The strategy of lithium augmentation of tricyclic antidepressants is well-established in adult (nonbipolar) major depression (De Montigny et al., 1981). This strategy has not yet been tested in youth by RCT. In 2 uncontrolled studies, approximately 40% of youth inadequately responding to tricyclics showed a favorable response to the combination of tricyclics and lithium (Ryan et al., 1988; Strober et al., 1992).

Open clinical studies have suggested that lithium may be useful in the treatment of aggression in children, especially when seen in those with mental retardation or other neurological disorders (DeLong and Aldershof,1987), antisocial personality (Schiff et al., 1982), and extreme aggressiveness (Vetro et al., 1985). However, one study was less promising when lithium was used for aggression with hyperactivity (Greenhill et al., 1973).

The 4 double-blind, placebo-controlled studies that have investigated antiaggressive effect of lithium in children and adolescents with conduct disorder have reported mixed results. Campbell and associates (1984, 1995a) found their hospitalized prepubertal subjects to respond better to lithium than placebo in 2 studies. Conversely, Rifkin and colleagues (1997) reported a negative response in hospitalized adolescents. This study is limited by the very short duration (2 weeks) of the trial. Silva reported statistically negative results in a very small study of outpatients with aggressive conduct disorder (patients receiving lithium appeared clinically improved, but the difference did not approach significance, perhaps because of small sample size) (reviewed by Campbell et al., 1995b; Silva et al., 1991).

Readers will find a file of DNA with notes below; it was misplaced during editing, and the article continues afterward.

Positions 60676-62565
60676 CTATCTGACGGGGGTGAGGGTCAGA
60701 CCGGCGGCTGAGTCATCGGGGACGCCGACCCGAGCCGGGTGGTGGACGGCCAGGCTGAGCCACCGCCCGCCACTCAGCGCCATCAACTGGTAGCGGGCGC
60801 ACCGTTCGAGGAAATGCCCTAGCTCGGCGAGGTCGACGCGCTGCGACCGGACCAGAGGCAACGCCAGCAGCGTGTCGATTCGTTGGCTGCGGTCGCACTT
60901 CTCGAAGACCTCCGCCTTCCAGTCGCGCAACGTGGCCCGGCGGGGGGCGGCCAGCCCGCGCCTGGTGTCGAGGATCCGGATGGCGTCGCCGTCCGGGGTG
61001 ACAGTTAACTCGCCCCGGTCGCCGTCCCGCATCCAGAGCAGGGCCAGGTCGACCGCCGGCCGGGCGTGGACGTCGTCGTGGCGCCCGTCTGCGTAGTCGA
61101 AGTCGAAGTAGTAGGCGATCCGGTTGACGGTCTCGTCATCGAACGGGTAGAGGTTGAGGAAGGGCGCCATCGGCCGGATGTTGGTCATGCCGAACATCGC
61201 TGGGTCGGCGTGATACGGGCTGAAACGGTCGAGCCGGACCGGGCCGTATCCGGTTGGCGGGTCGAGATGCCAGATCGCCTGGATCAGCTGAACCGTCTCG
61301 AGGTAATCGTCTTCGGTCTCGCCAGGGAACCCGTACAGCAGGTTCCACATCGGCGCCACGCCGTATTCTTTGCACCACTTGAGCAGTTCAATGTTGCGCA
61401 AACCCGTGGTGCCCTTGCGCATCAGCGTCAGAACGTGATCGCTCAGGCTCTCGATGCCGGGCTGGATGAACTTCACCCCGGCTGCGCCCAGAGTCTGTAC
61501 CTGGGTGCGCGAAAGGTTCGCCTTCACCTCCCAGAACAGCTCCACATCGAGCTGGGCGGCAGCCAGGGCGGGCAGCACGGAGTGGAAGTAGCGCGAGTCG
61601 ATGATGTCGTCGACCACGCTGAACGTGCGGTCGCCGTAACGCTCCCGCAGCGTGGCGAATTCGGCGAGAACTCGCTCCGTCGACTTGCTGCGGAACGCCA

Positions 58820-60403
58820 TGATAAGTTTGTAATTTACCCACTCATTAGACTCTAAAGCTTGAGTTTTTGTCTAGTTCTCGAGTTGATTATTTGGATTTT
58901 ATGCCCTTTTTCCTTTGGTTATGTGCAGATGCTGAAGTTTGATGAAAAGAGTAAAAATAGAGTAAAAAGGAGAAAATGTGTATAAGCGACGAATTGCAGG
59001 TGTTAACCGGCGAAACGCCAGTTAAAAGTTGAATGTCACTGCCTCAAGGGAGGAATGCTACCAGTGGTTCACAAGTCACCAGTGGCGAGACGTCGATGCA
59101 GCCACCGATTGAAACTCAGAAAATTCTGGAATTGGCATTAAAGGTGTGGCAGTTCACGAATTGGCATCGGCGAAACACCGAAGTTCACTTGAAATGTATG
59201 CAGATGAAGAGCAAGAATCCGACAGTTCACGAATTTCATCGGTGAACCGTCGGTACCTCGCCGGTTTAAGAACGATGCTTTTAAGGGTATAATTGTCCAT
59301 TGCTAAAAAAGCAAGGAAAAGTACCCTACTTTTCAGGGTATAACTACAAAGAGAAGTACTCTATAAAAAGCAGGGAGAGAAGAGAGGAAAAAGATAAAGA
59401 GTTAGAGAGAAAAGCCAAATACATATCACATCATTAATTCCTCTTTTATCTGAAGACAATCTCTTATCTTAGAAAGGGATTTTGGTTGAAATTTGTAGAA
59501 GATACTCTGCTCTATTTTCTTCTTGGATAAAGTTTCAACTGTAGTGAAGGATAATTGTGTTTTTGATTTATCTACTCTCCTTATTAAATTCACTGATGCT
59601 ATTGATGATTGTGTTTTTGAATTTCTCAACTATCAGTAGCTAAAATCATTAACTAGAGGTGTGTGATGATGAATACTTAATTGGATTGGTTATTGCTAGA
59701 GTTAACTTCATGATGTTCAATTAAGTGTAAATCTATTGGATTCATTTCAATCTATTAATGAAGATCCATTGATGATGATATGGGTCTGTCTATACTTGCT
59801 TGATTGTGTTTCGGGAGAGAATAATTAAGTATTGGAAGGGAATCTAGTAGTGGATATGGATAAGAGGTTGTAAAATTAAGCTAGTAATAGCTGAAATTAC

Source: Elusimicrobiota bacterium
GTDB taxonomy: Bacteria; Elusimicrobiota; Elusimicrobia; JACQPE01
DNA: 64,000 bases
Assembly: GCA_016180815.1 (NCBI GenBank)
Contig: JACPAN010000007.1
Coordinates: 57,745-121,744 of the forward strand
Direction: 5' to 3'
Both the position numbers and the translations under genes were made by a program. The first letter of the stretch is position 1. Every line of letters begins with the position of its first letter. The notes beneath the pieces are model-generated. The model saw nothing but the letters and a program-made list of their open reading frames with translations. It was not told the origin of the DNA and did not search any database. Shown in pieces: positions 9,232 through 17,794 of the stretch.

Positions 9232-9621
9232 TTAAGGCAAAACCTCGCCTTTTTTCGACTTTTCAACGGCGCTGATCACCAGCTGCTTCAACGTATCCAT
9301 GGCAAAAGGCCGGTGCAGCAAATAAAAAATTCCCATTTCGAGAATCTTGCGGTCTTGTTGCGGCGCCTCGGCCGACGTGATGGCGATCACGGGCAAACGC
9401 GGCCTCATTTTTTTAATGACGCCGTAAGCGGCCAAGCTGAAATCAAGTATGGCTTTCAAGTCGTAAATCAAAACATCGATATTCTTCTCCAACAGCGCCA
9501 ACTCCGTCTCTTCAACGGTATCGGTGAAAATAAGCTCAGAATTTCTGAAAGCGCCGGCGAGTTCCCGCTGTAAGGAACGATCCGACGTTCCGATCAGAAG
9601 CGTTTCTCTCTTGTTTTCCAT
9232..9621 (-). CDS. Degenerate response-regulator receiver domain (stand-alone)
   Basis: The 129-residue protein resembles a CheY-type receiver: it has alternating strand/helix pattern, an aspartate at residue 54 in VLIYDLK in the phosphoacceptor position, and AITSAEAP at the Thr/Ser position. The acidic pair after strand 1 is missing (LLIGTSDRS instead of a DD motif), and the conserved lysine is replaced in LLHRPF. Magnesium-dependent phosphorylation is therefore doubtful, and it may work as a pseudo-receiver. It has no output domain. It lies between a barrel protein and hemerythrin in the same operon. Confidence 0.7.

Carbamazepine (CBZ) is widely used in the treatment of seizures in children, and for this reason its kinetics have been well-studied (Camfield et al., 1992; Cornaggia et al., 1993; Eeg-Olofsson et al., 1990; Liu and Delgado, 1994; Suzuki et al., 1991; Thakker et al., 1992; Yukawa and Aoyama, 1996) . From the neurological literature, there are also relatively extensive data on side effects in children and adolescents. The most commonly seen side effects with this agent in children are drowsiness, loss of coordination, and vertigo. More serious side effects reported to the manufacturer over an 11-year period during which 4 million patients were treated included hematological, dermatological, hepatic, and pancreatic effects; 27 cases of aplastic anemia; and 10 cases of agranulocytosis (Pellock, 1987). While CBZ has been used to treat a variety of psychiatric disorders in children and adolescents, it is not labeled by the FDA for psychiatric indications in any age group.